The answer is no!
Government through the Ministry of Labour, Youth, Sports and Manpower Development has rejected Football Association of Malawi (FAM) proposal to hire an expatriate coach for the misfiring Flames.
Confirming the development in an interview yesterday, FAM president Walter Nyamilandu said: “I was in touch with the Minister [of Labour, Youth, Sports and Manpower Development] Honourable Henry Mussa yesterday [Thursday] and he says the proposal has not been approved. But it is a major setback.”
The minister recently referred the issue to President Peter Mutharika, but Weekend Nation could not establish whether it is the President who has turned down the proposal.
In the wake of the development, Nyamilandu said FAM executive committee will meet today in Lilongwe to determine the way forward.
“We could pursue the second option of hiring an expatriate coach from within Africa.
“This could be relatively cheaper. Failing which [then] we will have to settle for a local coach because we do not have much time to start preparing for the forthcoming Chan [Championship of African Nations] preliminary qualifiers against Madagascar next month,” he said.
Mussa could not be drawn to comment on the reasons for rejecting the proposal even after FAM had submitted a cost-sharing proposal.
He, however, said officials from his ministry will engage FAM at today’s meeting.
According to Weekend Nation findings, FAM has indicated that the coach they were looking for would earn between $10 000 (about K7.3 million) and $15 0000(about K11 million).
Soccer commentator George Kaudza-Masina said considering the current economic climate, government’s decision was expected.
“Taking into account the current economic climate, it could have been a tall order to hire an expatriate. As for the first option to go for a foreigner from within the continent, it doesn’t make sense because all credible coaches from within the continent might as well be expensive.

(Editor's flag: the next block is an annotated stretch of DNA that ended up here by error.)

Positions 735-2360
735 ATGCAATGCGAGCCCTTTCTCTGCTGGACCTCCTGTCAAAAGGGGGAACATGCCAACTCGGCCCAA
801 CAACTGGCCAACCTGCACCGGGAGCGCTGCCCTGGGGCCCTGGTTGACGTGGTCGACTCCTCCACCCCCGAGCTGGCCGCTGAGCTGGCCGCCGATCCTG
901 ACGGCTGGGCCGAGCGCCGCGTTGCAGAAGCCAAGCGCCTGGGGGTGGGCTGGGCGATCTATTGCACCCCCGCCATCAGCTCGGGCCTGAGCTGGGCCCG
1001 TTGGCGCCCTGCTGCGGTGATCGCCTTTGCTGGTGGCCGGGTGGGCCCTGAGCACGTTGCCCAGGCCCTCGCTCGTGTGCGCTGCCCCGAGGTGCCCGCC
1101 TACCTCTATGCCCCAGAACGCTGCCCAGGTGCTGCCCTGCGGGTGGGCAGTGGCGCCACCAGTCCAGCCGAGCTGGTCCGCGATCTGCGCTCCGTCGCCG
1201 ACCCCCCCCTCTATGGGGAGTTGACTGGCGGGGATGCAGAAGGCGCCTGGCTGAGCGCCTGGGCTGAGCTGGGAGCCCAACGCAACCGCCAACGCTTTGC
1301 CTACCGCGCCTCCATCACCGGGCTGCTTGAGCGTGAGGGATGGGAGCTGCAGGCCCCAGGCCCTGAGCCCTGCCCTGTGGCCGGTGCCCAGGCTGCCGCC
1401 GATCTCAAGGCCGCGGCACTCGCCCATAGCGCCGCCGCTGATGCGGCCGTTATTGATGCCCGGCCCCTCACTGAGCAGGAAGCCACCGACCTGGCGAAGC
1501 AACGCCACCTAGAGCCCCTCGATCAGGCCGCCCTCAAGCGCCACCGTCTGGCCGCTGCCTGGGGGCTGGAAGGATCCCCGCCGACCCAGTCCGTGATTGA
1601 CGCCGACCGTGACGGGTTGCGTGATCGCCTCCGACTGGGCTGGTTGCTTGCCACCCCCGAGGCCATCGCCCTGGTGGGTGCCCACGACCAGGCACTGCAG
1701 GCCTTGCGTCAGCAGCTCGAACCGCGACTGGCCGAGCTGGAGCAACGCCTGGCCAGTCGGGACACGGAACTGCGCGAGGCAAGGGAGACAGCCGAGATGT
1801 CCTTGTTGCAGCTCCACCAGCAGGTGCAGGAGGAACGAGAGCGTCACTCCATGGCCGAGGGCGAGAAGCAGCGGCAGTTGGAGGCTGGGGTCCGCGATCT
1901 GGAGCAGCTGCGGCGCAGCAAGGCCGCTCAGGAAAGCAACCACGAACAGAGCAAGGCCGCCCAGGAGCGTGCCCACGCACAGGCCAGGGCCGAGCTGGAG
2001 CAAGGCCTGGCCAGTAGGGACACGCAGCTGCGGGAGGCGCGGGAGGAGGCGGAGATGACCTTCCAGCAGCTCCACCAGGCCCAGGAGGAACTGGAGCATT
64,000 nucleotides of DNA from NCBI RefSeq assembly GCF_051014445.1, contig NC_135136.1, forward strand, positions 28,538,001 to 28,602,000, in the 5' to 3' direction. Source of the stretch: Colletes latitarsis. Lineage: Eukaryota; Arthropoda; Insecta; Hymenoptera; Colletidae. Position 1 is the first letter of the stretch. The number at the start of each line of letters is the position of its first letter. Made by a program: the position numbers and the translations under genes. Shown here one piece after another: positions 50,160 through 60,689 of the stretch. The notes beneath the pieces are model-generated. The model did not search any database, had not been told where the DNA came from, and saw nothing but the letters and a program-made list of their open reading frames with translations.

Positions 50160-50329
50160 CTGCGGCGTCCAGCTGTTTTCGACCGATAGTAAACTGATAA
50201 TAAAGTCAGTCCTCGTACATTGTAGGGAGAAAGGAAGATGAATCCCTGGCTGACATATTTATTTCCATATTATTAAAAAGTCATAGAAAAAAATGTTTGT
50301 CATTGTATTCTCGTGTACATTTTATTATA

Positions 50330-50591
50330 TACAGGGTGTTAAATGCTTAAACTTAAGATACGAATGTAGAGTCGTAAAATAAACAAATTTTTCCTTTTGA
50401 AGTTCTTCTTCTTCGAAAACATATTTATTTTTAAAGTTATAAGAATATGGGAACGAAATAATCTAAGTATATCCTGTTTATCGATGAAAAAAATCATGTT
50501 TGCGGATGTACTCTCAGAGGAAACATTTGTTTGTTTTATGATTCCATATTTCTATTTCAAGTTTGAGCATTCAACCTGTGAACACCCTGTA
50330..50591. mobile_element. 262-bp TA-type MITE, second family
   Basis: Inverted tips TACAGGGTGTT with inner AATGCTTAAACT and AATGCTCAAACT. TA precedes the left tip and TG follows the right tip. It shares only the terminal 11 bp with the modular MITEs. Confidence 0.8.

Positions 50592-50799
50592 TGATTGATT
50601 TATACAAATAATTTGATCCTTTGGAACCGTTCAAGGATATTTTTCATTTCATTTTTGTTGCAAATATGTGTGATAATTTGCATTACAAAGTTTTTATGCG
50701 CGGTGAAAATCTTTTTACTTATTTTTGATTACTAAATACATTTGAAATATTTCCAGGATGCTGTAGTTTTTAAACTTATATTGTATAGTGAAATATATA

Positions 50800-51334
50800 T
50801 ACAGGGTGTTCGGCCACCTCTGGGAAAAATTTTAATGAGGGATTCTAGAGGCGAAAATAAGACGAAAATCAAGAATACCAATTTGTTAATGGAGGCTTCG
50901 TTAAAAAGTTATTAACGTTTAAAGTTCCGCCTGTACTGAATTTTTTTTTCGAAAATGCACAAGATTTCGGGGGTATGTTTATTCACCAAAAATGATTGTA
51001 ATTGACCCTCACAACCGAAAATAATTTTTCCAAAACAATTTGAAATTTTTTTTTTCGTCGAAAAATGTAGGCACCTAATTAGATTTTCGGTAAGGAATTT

“Let FAM swallow its pride and operate within its means. They should engage local coaches and give them the maximum support because that is one area that they [FAM] lack,” he said.
In justifying its reason to hire an expatriate coach, FAM listed 12 areas in which it cited local coaches’ shortfalls which included performance, tactical deficiencies, lack of managerial skills, visionary and analytical skills, ability to inspire, meeting deliverables and selecting players on merit.
FAM has for the past 12 years employed expatriates the late Burkhard Ziese and Stephen Constantine on a full-time basis.
Ziese left just a year into his two-year contract on disciplinary grounds whereas Constantine terminated his contract. However, FAM argued that the duo showed much promise and improvement compared to locals.
Ironically, on both occasions that the Flames qualified for Africa Cup of Nations, they were under the tutelage of locals the late Henry Moyo (1984) and Kinnah Phiri (2010).
It was also under Moyo that the Flames qualified for the All Africa Games in 1987, but it was late Reuben Malola who guided the team to a respectable third-place finish. Malola also guided the Flames to win the East and Central Africa Senior Challenge Cup in 1988.
However, it was Briton late Ted Powell who twice led the Flames to win the tournament in 1978 and the following year.